Back to the Jul-Aug 2021 issue

How to Avoid Mental Health Discrimination in Your Workplace

By Laura Kushner

Mental illness is more common than you might think, and your city probably has employees who are affected by it.

The National Institute of Mental Health reports that nearly one in five U.S. adults lives with a mental illness. Those rates have increased during the COVID-19 pandemic.

The Centers for Disease Control and Prevention reported in June 2020 that about 40% of U.S. adults were struggling with mental health symptoms and/or substance abuse. The American Psychological Association reported similar findings in March 2021.

With percentages this high, it’s likely some of your city staff are experiencing symptoms of mental illness like anxiety, depression, substance abuse, or suicidal thoughts. Here are answers to a few common employment-related questions.

How can we help employees and deal with related performance issues without stepping over any legal lines?

Mental illnesses are covered by the Americans with Disabilities Act and the Minnesota Human Rights Act, just like physical illnesses. The city must be careful not to overstep its boundaries when it comes to obtaining information about an employee’s mental (or physical) health. Be cautious about treating them as if they have a mental impairment, with or without information that they really do have one. The city also has a legal obligation to make reasonable accommodations for mental illnesses.

What actions are discriminatory?

Some discriminatory actions are obvious. For example, according to the Equal Employment Opportunity Commission (EEOC), you cannot fire someone because they have a mental health condition. Neither can you reject them for a job or promotion, or force them to take leave from a job.

Promote a work environment that recognizes mental illness as being similar to physical illness.The EEOC acknowledges that employers do not have to hire or keep people in jobs if they can’t perform them or they pose a “direct threat” to safety. But it also cautions that “an employer cannot rely on myths or stereotypes about [an employee’s] mental health condition when deciding whether [they] can perform a job or whether [they] pose a safety risk.”

Other potentially discriminatory actions are less obvious. For example, you have an employee who often comes in late on Mondays, and you suspect they have a substance abuse problem. Can you ask them to seek treatment for substance abuse? Probably not. You can deal with the performance issue of arriving late for work, but you should not ask the employee about substance abuse.

In most situations, employees have the right to keep their medical conditions private, but you can ask open-ended questions that encourage an employee to voluntarily disclose a medical condition and/or need for an accommodation. You will want to work carefully with your city attorney to understand what is permissible.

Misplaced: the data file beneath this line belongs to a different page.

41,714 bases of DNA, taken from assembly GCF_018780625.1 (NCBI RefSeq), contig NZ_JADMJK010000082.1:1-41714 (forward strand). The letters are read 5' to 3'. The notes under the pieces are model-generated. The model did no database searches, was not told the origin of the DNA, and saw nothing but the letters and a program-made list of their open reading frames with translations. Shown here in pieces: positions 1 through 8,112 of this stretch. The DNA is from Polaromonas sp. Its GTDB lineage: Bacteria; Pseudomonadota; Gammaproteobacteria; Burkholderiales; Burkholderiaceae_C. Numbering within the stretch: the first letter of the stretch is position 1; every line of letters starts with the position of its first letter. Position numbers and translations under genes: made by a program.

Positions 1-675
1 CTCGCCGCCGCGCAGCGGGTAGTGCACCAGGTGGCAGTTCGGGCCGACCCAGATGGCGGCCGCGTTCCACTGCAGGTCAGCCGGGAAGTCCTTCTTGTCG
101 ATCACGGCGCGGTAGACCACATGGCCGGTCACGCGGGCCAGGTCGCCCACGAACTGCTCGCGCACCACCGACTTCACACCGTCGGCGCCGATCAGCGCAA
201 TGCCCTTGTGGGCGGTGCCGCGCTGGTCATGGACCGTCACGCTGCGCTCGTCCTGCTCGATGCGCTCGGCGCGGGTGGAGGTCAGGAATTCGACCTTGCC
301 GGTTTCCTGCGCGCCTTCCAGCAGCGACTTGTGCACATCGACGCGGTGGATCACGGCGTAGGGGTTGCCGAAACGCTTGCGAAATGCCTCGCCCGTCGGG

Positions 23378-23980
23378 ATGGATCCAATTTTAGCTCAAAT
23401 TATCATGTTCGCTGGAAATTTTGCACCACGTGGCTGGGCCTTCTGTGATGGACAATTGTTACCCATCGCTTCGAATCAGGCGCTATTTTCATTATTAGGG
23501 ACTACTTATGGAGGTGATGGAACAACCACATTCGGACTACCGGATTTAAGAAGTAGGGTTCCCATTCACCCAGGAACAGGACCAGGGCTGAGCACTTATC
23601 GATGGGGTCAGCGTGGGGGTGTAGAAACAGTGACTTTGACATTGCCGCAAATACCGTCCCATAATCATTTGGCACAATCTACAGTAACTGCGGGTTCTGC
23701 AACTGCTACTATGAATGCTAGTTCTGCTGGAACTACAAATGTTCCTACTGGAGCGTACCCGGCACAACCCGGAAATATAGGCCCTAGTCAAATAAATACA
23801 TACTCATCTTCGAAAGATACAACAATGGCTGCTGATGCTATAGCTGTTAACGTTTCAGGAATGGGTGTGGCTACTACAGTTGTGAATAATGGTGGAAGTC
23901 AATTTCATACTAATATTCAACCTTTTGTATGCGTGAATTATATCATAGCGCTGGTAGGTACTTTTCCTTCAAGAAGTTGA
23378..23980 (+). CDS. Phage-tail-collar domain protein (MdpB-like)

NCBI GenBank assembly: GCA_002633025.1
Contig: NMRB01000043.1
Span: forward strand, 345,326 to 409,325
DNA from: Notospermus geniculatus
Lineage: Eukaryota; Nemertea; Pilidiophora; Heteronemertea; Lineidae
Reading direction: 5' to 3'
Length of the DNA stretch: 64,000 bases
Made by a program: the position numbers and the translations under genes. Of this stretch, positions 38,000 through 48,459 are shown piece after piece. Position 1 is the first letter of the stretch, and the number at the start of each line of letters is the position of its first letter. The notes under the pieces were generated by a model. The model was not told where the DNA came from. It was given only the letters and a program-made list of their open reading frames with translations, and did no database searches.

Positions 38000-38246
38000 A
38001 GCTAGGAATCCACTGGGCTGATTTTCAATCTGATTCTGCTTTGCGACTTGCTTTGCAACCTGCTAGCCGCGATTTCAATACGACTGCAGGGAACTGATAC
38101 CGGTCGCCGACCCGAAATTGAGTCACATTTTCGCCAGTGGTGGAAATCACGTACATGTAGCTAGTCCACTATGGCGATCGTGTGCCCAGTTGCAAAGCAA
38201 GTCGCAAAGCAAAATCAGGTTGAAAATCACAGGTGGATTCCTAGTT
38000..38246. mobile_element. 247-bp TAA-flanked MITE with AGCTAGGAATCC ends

You also need to protect employees against harassment, such as name-calling, related to a mental health condition.

Finally, retaliation against employees who report discriminatory behavior is also prohibited. For example, if you deny someone a promotion after they report discrimination, that could be suspected retaliation.

How can we promote a mentally healthy work environment?

In addition to avoiding legal issues, it’s in your city’s best interest to promote a work environment that recognizes mental illness as being similar to physical illness.

The benefits of an accepting work environment can ease the anxiety for those experiencing mental illness, increase their willingness to seek help, and possibly prevent the most serious forms of mental illness in the long run.

There are many websites devoted to creating a mentally healthy workplace, including the League’s PTSD and Mental Health Toolkit, available at www.lmc.org/mhtoolkit. The guidance is consistent in recommending these steps:

  • Raise the topic of mental health and normalize conversations about it with employees. It’s particularly helpful to have leaders talk about their own mental health struggles.
  • Talk to your managers and supervisors about how to have a conversation with an employee who says they are experiencing mental health symptoms.
  • Be as flexible as you can with accommodating employees who are experiencing stressors like caring for sick or aging parents, going through a divorce, or supervising the distance learning of their children. If you can lower work stress, it may help reduce mental health symptoms.
  • Find out if your employee group health plan includes mental health services, and make it easy for employees to find these resources.

Laura Kushner is human resources director with the League of Minnesota Cities. Contact: lkushner@lmc.org or (651) 281-1203.